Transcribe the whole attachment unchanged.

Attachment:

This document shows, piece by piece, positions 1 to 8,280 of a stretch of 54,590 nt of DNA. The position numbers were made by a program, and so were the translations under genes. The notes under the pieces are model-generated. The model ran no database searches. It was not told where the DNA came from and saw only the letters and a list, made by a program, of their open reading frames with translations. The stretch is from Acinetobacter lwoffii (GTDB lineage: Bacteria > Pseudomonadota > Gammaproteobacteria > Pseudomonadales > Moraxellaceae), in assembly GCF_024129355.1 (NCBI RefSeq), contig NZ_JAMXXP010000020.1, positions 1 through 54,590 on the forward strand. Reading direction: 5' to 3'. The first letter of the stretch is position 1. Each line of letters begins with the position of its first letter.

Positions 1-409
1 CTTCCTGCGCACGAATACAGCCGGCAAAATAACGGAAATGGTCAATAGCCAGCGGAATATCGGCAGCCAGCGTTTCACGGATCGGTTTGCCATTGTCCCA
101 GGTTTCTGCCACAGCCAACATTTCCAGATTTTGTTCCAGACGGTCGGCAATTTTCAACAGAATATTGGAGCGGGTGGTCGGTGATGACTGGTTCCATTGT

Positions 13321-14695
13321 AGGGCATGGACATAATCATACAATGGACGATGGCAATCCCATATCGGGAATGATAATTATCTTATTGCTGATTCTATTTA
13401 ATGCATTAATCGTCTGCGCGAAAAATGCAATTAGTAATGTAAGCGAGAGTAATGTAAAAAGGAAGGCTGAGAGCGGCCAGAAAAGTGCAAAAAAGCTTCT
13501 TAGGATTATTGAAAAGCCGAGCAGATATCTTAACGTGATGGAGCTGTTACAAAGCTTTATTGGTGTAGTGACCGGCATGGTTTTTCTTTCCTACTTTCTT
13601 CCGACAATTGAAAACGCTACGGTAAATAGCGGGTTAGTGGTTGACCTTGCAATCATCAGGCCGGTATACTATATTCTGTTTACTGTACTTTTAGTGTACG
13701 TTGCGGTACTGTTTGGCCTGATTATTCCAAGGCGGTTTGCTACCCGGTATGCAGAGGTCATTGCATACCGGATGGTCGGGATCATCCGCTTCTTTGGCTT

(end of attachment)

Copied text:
This document shows, piece by piece, positions 1 to 8,280 of a stretch of 54,590 nt of DNA. The position numbers were made by a program, and so were the translations under genes. The notes under the pieces are model-generated. The model ran no database searches. It was not told where the DNA came from and saw only the letters and a list, made by a program, of their open reading frames with translations. The stretch is from Acinetobacter lwoffii (GTDB lineage: Bacteria > Pseudomonadota > Gammaproteobacteria > Pseudomonadales > Moraxellaceae), in assembly GCF_024129355.1 (NCBI RefSeq), contig NZ_JAMXXP010000020.1, positions 1 through 54,590 on the forward strand. Reading direction: 5' to 3'. The first letter of the stretch is position 1. Each line of letters begins with the position of its first letter.

Positions 1-409
1 CTTCCTGCGCACGAATACAGCCGGCAAAATAACGGAAATGGTCAATAGCCAGCGGAATATCGGCAGCCAGCGTTTCACGGATCGGTTTGCCATTGTCCCA
101 GGTTTCTGCCACAGCCAACATTTCCAGATTTTGTTCCAGACGGTCGGCAATTTTCAACAGAATATTGGAGCGGGTGGTCGGTGATGACTGGTTCCATTGT

Positions 13321-14695
13321 AGGGCATGGACATAATCATACAATGGACGATGGCAATCCCATATCGGGAATGATAATTATCTTATTGCTGATTCTATTTA
13401 ATGCATTAATCGTCTGCGCGAAAAATGCAATTAGTAATGTAAGCGAGAGTAATGTAAAAAGGAAGGCTGAGAGCGGCCAGAAAAGTGCAAAAAAGCTTCT
13501 TAGGATTATTGAAAAGCCGAGCAGATATCTTAACGTGATGGAGCTGTTACAAAGCTTTATTGGTGTAGTGACCGGCATGGTTTTTCTTTCCTACTTTCTT
13601 CCGACAATTGAAAACGCTACGGTAAATAGCGGGTTAGTGGTTGACCTTGCAATCATCAGGCCGGTATACTATATTCTGTTTACTGTACTTTTAGTGTACG
13701 TTGCGGTACTGTTTGGCCTGATTATTCCAAGGCGGTTTGCTACCCGGTATGCAGAGGTCATTGCATACCGGATGGTCGGGATCATCCGCTTCTTTGGCTT